Oil palms (Elaeis guineensis) originated thousands of years ago in the forests of Western Africa. Today, Guinea Bissau is still home to many wild palm trees, where communities continue to harvest the large bunches of red fruits and process them artisanally to obtain a dense, orange-colored oil with scents of tomato, fruit and spices. The delicious oil is highly nutritious, containing both carotenoids and Vitamin E.
Traditionally, men pick the fruits while women are in charge of the long and laborious processing procedure. Although the technique varies slightly according to region and ethnic group (for example Balanta or Manjaca), there are a number of steps that are essential to obtaining a high quality product. The harvested bunches are initially left for a few days, covered by banana leaves, until they soften and the fruits become easier to remove. The fruits are then dried in the sun for one or two days before being boiled in a cauldron of water. Next, the women begin the long and painstaking manual operation of separating the kernels from the fruit pulp. Hot and cold water is then added alternately to the pulp to facilitate the extraction of the oil, and the women start squeezing the pulp with their hands. As the oil rises to the surface, they collect it and separate it from the water. This process is repeated several times.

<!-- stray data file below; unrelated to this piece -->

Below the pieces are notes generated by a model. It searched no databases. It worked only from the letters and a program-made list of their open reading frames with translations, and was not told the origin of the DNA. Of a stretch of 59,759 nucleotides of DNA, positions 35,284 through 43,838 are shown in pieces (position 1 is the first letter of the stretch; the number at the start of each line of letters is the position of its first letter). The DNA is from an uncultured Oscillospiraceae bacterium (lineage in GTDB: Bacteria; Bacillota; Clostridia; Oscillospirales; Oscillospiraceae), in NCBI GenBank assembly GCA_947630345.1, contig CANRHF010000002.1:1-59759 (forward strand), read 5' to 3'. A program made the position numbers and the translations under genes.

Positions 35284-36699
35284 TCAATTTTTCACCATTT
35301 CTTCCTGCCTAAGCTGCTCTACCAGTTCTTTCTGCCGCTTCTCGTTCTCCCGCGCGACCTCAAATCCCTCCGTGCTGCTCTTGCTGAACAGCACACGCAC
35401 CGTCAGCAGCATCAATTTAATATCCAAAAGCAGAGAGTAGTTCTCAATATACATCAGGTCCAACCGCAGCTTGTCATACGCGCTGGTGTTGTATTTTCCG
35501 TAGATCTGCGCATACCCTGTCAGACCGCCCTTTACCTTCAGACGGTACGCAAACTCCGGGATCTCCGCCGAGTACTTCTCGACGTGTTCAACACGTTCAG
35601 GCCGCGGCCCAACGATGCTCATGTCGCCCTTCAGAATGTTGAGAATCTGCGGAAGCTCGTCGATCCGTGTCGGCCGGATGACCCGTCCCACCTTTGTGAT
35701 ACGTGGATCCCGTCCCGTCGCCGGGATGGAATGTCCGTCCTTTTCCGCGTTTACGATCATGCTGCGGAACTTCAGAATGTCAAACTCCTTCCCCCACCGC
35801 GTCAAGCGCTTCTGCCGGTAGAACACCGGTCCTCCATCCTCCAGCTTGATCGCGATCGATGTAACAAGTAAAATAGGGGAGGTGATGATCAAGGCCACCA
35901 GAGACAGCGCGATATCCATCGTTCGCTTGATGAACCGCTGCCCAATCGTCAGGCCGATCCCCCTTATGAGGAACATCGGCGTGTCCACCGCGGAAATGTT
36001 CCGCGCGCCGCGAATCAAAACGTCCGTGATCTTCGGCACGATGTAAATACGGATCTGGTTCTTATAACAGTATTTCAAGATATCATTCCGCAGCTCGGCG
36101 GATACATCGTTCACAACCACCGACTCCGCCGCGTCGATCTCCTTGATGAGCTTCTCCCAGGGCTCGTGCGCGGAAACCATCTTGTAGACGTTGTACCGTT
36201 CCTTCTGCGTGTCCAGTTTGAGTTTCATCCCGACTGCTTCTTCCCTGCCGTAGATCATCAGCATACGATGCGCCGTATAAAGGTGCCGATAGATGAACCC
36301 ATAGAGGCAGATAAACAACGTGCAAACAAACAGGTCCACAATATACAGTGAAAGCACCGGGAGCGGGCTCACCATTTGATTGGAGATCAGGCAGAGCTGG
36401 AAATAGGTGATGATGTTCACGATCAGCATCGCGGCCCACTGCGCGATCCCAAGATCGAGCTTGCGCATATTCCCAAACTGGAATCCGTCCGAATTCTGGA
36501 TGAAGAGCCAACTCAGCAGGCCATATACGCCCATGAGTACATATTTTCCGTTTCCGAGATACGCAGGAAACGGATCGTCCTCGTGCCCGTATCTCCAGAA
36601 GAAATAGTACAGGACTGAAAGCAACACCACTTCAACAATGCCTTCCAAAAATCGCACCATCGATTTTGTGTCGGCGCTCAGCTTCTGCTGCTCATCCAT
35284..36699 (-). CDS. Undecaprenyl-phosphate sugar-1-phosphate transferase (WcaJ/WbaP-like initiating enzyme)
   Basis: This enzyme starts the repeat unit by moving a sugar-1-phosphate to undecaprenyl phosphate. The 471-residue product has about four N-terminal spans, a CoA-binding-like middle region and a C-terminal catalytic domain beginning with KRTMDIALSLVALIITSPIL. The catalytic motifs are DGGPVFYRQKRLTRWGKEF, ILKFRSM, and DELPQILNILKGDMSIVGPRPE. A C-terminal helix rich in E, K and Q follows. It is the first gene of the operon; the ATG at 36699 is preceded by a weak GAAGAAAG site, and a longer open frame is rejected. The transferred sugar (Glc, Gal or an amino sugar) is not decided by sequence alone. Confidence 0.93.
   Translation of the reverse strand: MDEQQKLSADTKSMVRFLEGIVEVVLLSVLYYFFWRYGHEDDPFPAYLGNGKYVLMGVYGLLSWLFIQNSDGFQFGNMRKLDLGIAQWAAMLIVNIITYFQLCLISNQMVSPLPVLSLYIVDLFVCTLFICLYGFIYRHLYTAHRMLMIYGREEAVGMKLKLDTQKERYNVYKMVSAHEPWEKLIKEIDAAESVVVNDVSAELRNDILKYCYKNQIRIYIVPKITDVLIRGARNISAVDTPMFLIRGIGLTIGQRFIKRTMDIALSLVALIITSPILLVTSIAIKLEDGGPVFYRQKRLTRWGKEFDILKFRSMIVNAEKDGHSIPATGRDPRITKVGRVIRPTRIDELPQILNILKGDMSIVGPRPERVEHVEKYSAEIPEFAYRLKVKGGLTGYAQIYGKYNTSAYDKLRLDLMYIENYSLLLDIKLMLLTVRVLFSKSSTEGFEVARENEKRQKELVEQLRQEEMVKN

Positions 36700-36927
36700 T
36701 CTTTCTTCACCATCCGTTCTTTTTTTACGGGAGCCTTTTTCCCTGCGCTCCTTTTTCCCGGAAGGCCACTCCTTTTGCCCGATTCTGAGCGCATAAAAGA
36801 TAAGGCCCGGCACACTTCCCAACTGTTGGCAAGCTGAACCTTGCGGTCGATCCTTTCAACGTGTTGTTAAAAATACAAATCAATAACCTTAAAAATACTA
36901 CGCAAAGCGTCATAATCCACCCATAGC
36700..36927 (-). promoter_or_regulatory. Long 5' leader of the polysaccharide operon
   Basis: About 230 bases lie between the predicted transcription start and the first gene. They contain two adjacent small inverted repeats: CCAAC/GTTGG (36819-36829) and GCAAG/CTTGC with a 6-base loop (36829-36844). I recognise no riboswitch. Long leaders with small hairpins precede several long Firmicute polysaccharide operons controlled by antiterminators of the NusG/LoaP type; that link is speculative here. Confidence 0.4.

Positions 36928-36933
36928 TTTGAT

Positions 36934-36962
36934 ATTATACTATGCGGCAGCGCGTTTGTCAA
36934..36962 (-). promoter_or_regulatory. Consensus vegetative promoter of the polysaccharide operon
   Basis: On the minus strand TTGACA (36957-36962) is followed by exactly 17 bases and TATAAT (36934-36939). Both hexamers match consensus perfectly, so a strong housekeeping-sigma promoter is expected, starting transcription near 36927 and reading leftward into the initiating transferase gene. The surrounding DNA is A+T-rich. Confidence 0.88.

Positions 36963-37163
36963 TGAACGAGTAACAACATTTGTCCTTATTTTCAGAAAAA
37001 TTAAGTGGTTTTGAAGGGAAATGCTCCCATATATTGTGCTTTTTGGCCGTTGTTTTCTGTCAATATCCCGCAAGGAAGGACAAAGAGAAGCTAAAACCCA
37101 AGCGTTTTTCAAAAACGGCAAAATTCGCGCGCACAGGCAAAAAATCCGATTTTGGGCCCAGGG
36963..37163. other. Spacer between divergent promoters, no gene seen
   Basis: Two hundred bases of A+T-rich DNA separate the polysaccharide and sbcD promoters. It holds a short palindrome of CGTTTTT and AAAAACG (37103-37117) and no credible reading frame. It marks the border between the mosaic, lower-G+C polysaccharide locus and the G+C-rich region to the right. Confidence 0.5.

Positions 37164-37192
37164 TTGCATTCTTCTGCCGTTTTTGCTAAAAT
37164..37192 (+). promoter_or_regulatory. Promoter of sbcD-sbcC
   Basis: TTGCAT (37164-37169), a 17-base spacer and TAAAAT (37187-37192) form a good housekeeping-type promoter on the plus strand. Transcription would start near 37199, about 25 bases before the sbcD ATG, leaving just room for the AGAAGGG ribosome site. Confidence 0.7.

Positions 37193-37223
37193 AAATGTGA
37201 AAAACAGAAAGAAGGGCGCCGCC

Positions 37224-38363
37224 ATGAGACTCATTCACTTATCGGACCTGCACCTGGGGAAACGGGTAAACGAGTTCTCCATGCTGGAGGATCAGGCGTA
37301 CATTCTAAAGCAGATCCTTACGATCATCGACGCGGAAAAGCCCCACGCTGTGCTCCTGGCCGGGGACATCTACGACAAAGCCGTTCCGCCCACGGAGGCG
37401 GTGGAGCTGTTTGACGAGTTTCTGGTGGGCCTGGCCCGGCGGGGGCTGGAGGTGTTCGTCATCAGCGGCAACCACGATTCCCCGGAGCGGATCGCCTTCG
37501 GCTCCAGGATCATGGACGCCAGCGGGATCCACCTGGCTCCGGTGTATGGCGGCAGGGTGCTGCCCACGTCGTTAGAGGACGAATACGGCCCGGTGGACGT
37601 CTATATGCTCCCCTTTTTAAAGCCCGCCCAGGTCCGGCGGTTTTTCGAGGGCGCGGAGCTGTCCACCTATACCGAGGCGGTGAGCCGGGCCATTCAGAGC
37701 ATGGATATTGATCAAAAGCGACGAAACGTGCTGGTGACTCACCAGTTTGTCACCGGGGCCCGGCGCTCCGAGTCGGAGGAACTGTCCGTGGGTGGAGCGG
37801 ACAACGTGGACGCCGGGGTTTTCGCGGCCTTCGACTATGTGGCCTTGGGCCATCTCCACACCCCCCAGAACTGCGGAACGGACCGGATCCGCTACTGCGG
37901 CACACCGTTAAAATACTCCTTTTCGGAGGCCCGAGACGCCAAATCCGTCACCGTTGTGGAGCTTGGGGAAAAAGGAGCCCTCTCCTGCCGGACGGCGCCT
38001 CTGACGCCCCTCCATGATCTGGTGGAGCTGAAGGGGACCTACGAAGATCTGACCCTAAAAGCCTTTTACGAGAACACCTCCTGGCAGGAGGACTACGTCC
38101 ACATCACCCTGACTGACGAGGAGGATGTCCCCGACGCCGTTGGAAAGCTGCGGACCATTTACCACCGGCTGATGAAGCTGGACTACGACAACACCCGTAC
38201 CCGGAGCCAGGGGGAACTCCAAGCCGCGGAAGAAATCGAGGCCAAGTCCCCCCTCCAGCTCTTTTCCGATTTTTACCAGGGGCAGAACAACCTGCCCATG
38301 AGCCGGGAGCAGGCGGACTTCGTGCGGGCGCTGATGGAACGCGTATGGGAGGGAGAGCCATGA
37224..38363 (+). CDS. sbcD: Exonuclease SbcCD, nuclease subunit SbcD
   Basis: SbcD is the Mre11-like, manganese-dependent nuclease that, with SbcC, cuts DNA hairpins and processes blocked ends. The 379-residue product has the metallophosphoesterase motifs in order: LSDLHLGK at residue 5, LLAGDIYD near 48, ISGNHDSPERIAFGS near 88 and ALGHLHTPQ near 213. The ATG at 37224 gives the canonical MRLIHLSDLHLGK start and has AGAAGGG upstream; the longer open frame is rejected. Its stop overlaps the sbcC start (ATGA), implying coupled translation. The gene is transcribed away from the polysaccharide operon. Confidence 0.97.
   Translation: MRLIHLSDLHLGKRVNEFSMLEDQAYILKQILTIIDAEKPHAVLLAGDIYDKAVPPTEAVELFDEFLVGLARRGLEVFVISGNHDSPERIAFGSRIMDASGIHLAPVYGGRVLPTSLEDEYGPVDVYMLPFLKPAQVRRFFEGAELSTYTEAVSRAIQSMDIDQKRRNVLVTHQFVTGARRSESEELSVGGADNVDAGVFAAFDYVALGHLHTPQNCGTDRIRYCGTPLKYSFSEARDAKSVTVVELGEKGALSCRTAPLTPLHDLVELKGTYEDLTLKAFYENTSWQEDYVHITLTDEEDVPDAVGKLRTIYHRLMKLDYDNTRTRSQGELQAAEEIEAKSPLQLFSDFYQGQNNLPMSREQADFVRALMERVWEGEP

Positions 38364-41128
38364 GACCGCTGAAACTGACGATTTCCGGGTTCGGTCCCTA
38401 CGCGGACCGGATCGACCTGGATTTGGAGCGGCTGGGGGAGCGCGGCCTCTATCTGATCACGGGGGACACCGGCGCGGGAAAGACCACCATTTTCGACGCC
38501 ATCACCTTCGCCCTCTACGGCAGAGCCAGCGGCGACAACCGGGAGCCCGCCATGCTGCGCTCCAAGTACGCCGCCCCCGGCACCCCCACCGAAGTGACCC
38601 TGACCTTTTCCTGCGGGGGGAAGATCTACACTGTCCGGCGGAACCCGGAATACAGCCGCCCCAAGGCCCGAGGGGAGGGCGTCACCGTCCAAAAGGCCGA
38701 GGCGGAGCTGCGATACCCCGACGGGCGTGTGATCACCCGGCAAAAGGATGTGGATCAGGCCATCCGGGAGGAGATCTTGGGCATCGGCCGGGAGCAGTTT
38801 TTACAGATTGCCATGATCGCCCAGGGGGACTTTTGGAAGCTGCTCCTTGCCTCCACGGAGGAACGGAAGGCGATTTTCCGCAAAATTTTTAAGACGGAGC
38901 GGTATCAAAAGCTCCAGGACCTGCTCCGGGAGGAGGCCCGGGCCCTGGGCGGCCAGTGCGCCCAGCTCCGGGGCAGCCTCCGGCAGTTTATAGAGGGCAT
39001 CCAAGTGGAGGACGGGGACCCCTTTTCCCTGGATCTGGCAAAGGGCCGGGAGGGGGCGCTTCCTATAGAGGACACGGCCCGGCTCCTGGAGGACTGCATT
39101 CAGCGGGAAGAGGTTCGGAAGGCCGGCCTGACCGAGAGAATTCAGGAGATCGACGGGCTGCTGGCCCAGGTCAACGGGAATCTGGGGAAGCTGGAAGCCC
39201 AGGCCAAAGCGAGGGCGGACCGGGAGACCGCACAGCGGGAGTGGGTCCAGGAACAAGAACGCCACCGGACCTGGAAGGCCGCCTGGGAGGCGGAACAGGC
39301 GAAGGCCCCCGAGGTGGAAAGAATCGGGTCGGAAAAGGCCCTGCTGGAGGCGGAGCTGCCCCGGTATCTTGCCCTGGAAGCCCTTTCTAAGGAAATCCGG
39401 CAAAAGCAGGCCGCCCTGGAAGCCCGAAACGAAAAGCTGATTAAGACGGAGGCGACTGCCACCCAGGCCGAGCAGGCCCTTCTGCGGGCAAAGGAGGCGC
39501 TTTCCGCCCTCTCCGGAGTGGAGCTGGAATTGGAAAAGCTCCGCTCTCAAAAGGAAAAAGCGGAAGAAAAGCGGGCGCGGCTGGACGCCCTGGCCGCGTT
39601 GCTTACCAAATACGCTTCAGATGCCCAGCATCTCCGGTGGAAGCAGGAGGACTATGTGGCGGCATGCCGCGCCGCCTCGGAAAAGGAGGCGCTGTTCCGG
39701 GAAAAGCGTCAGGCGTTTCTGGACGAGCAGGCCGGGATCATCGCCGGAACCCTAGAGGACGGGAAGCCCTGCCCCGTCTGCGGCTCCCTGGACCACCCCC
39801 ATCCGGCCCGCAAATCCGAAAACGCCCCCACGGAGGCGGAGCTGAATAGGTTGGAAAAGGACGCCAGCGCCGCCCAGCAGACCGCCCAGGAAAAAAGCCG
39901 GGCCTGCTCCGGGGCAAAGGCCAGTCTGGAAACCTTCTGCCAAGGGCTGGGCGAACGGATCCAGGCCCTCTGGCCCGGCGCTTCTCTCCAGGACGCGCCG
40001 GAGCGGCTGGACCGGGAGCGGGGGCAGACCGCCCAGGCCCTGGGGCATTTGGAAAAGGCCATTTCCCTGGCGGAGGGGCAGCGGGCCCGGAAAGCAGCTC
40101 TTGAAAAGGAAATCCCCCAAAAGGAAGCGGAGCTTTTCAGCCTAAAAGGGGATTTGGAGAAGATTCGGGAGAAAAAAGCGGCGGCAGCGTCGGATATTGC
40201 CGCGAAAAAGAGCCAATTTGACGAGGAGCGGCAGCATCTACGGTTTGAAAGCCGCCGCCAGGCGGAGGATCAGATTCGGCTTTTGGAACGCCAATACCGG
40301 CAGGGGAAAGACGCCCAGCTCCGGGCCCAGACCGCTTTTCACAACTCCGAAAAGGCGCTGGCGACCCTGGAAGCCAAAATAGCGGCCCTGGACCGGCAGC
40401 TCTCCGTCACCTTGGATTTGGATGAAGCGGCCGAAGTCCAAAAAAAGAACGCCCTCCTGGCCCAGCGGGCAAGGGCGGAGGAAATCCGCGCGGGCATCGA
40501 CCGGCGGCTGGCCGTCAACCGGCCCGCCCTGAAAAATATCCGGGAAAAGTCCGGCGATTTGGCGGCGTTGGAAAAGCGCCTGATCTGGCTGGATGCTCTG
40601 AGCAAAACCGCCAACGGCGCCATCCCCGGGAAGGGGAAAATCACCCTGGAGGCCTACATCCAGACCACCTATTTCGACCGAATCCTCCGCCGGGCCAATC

Palm oil and the fresh palm fruits are essential ingredients in traditional cuisine, cooked with meat, fish, vegetables or rice.
Cacheu Region, Guinea-Bissau
Leandro Pinto Junior
Agro-Pecuária de Jovens Quadros de Canchungo Cooperative (COAJOQ)
tel. +245 966754440